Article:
Hydrogen boilers are an exciting new technology which could revolutionise the way we heat our homes, helping to lower energy costs and decrease our carbon emissions.
Currently around 85% of homes are heated with polluting natural gas, of which the main by-product is carbon dioxide. Heating our homes this way accounts for around 14% of the UK's carbon emissions, according to the Committee on Climate Change, and this is a significant obstacle for the government, which is striving to make the UK net zero by 2050.
In contrast, the main by-product of burning hydrogen gas is water. Hydrogen heating represents a way of greening up the gas grid, and hydrogen boilers can be a viable low-carbon heating system in the future.
This is everything you need to know about hydrogen boilers, how they could benefit your home and when they will be made available.
What is a Hydrogen Boiler?
A hydrogen boiler works in a very similar way to natural gas boilers. Whereas natural gas boilers burn gas (or methane), hydrogen boilers burn hydrogen. This creates hot flue gases that can be used to heat water.
And What Are Hydrogen-Ready Boilers?
Some hydrogen boilers will be able to run on 100% hydrogen as well as natural gas, but other hydrogen-ready boilers, such as Viessmann's Vitodens 100-W gas condensing boiler, run with a hydrogen mix of up to 20% and 80% natural gas.
In the first HyDeploy (opens in new tab) pilot trial in 2020, 20% of hydrogen was injected and blended into Keele University's existing private gas network, which supplies 30 faculty buildings and 100 domestic properties.
There is another hydrogen mix trial underway in Winlaton, a village near Newcastle, where 670 homes have become some of the first in the UK to trial natural gas blended with hydrogen. The trial is expected to conclude in 2022.
Benefits of Hydrogen Boilers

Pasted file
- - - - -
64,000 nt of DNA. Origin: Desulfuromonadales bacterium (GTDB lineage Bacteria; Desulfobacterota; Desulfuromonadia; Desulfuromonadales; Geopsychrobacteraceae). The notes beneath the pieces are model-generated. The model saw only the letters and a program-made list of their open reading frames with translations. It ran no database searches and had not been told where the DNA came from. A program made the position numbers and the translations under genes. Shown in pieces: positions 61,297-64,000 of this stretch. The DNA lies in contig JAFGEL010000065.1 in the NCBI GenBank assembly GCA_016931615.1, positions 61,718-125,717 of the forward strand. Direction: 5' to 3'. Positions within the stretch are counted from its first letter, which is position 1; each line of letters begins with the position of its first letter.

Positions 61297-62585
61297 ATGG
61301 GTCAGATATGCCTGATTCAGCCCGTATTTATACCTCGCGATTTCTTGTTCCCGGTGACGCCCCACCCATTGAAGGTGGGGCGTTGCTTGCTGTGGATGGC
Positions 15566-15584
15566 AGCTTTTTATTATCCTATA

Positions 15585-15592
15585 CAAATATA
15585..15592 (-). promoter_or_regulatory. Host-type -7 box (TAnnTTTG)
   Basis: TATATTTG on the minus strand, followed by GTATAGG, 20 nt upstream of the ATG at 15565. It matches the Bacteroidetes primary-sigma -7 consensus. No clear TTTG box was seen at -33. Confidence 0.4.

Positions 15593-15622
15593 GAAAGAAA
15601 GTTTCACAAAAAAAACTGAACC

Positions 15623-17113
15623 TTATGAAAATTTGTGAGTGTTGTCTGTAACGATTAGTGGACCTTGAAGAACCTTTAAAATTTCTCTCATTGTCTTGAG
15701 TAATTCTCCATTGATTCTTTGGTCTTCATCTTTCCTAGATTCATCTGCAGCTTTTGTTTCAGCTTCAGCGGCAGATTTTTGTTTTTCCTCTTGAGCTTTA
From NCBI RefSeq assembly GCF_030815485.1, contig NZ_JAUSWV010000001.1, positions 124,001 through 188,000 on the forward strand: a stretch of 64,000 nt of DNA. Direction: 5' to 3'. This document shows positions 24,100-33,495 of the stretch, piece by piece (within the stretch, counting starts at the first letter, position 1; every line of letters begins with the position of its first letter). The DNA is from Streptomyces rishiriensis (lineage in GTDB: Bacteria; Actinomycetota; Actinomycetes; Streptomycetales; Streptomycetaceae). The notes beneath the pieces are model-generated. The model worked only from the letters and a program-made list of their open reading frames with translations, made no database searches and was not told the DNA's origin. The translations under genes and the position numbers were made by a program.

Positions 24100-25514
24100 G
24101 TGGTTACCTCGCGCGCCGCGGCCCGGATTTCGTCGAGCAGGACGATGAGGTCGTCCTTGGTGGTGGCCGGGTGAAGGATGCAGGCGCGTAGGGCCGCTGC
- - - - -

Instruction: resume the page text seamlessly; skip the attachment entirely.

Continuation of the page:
A major benefit of owning a hydrogen boiler is that it will reduce your carbon emissions, making your home environmentally friendly.
It could also help to decrease your long-term energy bills. Hydrogen is more energy efficient than natural gas - there is equal energy in 1kg of hydrogen as there is in 2.8kg of gas, according to Power Technology - and this means you’ll use less fuel.
Furthermore, when the UK’s gas network is able and ready to switch from methane to hydrogen, those with hydrogen-ready boilers won’t need to replace their heating systems. No changes will be required to pipework or radiators, and you won’t need to install a water tank.
Plus, any hydrogen-ready boiler that is installed initially to run off natural gas should only require one hour’s labour to convert it to hydrogen.
Will Hydrogen Boilers be Cheap to Run?
In July 2021, the boiler industry’s big four manufacturers confirmed that a hydrogen-ready boiler will cost no more than its natural gas equivalent. Baxi, Worcester Bosch, Vaillant and Ideal confirmed that a new price-promise will be introduced which could save homeowners £2.3 billion.
Boiler Guide (opens in new tab) estimates that pricing would be similar to natural gas boilers - somewhere between £400 to £3,000 before factoring in the installation.
Are Hydrogen Boilers Available?
Hydrogen boilers are not yet available to homeowners. And the government confirmed in its Heat and Buildings Strategy that while 100% hydrogen heating is being trialled nationwide, it will not make a firm decision on what role hydrogen will play in heating the UK’s homes until 2026.
Both Baxi Heating (opens in new tab) and Worcester Bosch (opens in new tab) have developed 100% hydrogen boilers which are undergoing testing in the UK, and both manufacturers have called on the government to fast-track their market release for 2025.